Terra Verde is a small shop in downtown Colorado Springs featuring a wide range of merchandise designed to catch the eye of the discriminating shopper. Acting Manager Ann Luckett hopes prospective shoppers have taken note that information from professional money people indicates the recession is over and that it is all right to spend.
“I’d say it may be a little while for me to decide if it’s all right to do any sustained shopping,” said Bree Holland, who works in a Monument car dealership. “I know the recession is supposed to be over, but my investments aren’t growing, so for now I’ll be satisfied with buying a few books or knick-naks.”
Holland’s cautious approach does not mean all of Terra Verde’s customers feel that way.
“We’re not cutting back at all,” Luckett said of merchandise ordered for spring and summer shoppers. “We had a really great year last year and things look good going into this season.”
Terra Verde buyer Amy Christensen echoes the same sentiment.
“We just had our best Christmas ever,” Christensen said. “We’re looking forward to a very good spring and summer season, and if anything, I’ll be purchasing more than usual.”
The store considers previous year’s sales records when deciding how much to spend for upcoming seasons, said Christensen, who makes several buying trips every year.
“Some of the vendors we buy from are projecting slow sales, but we’re really not,” Christensen said.
Another downtown storeowner, Dick Noyes of Chinook Bookstore, is also upbeat about spring and summer shoppers. He should be a good barometer, too, having been in the book-selling business since 1958.
“People are getting cabin fever,” Noyes said. “They want to get out and go places, to shop.”
Domestic travel will be up this year because of Sept. 11, Noyes said, and that will benefit local shops. “That means many people will be traveling by automobile,” Noyes said, as a dozen or more shoppers mull over new releases at the front of the store. “We feel positive about the summer.”
“You have to be a professional optimist to be a retailer,” Noyes said. Shoppers and shop owners mirror the position held by someone who should know – professional number people like economists.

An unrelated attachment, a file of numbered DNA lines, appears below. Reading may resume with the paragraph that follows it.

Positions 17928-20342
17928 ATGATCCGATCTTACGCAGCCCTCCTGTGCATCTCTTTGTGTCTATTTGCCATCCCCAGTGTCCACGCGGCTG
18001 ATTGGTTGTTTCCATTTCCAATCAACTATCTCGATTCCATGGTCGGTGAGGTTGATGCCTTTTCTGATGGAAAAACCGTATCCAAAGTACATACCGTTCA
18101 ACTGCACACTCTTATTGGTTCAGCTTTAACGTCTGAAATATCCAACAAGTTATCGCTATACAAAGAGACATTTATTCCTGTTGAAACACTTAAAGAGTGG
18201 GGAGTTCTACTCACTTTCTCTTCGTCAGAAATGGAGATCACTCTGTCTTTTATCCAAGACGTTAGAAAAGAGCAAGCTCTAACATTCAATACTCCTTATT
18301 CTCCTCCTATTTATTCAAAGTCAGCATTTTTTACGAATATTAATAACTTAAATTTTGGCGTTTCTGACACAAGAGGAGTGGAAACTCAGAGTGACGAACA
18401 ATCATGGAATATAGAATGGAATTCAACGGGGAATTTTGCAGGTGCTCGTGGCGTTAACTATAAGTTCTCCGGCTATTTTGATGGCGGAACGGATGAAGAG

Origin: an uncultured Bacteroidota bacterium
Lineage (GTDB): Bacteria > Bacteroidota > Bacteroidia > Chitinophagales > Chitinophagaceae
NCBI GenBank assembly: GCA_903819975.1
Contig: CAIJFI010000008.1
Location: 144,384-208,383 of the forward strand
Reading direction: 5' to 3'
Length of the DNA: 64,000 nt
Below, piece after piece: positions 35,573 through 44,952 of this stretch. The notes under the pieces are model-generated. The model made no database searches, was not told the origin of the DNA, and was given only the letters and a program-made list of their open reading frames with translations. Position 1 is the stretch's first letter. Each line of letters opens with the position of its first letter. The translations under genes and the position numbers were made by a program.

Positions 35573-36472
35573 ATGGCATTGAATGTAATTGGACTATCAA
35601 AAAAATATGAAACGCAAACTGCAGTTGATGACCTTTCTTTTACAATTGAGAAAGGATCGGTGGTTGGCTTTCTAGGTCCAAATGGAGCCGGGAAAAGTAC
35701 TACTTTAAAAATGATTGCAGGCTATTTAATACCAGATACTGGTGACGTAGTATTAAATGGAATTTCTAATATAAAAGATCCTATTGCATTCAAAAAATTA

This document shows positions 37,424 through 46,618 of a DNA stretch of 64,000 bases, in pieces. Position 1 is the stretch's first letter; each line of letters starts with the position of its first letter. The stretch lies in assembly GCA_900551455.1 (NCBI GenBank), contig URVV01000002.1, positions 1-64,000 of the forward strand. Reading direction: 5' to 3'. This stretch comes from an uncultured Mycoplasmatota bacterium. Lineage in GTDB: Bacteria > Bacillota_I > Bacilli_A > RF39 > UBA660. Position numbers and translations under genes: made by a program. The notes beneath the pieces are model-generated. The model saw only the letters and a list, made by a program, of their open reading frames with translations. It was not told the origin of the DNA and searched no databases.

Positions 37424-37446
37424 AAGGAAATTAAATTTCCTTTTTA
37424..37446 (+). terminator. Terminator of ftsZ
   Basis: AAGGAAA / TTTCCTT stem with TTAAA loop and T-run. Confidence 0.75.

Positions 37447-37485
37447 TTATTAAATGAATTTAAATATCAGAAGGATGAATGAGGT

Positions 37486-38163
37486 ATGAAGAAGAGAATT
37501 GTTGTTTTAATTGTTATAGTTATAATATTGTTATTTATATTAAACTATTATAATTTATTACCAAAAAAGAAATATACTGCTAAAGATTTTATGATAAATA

If local merchants are optimistic, someone else who knows about this kind of thing isn’t so sanguine.
“As we approach spring of 2002, signs of economic recovery are mixed,” said Dr. Tucker Hart Adams, Chief Economist with the Rocky Mountain Region of U.S. Bank. “Although there is mounting evidence that the pundits in Cambridge… will eventually rule that the downturn ended in late 2001 or the first quarter of 2002, businesses and consumers see little evidence of improvement.”
The implications are mixed, and it will be a year before a major upswing is experienced, Hart Adams said.
“Although the recession may officially end early in 2002, that will bring little comfort to Colorado businesses and consumers.” she said. “The real estate and construction industries will feel the most distress. By 2002, recovery will be well underway,” Hart Adams said. “There are no fundamental problems underlying the Colorado economy and the state will be well-positioned to take advantage of the next economic expansion.”
Another measure of the local economy is how busy hotels and motels are. Information from the Colorado Springs Convention and Visitor’s Bureau indicate about 15,400 rooms were reserved in January and February this year; last year the number was about 11,000.
The Colorado Springs Economic Development Corporation also reports positive news for the city airport. While airports nationwide report generally lower numbers, flights at the Colorado Springs Airport are up 2.6 percent over last year.
The increases are in part because three new airlines started flying from the Springs late last year and early this year. They are Vanguard, Great Planes Airlines and Allegiant Air.
Vectra Bank Colorado’s Small Business Index points to a good year, and predicts Colorado businesses will do well.
“Colorado will benefit from an improving national economy, which posted a surprising 1.4 percent annual growth rate after inflation,” said Jeff Thredgold, the Salt Lake City economist who prepares the Colorado report.
Manitou Springs officials say the upcoming tourism season looks good. “Our requests for information have gone up a lot,” said Jan Wilkinson, administrative assistant for the Manitou Springs Chamber of Commerce.
Internet requests for information are also up, Wilkinson said. “We really believe from what we’ve seen so far that Manitou Springs will have a good season.”
Perhaps the best projection for summer tourism comes from the Colorado Springs Visitor and Convention Bureau.
“Based on the numbers so far, we expect a great year,” said Elizabeth Youngquist, Director of Public Relations and Marketing. “It’s hard to predict how good a season is going to be, but we have some events coming up this summer that will add to the numbers.”
The number of requests for information are up considerably from last year, Youngquist said. “Our Internet hits are way up,” she said. “Just based on information requests so far, we think it’s going to be an outstanding summer.”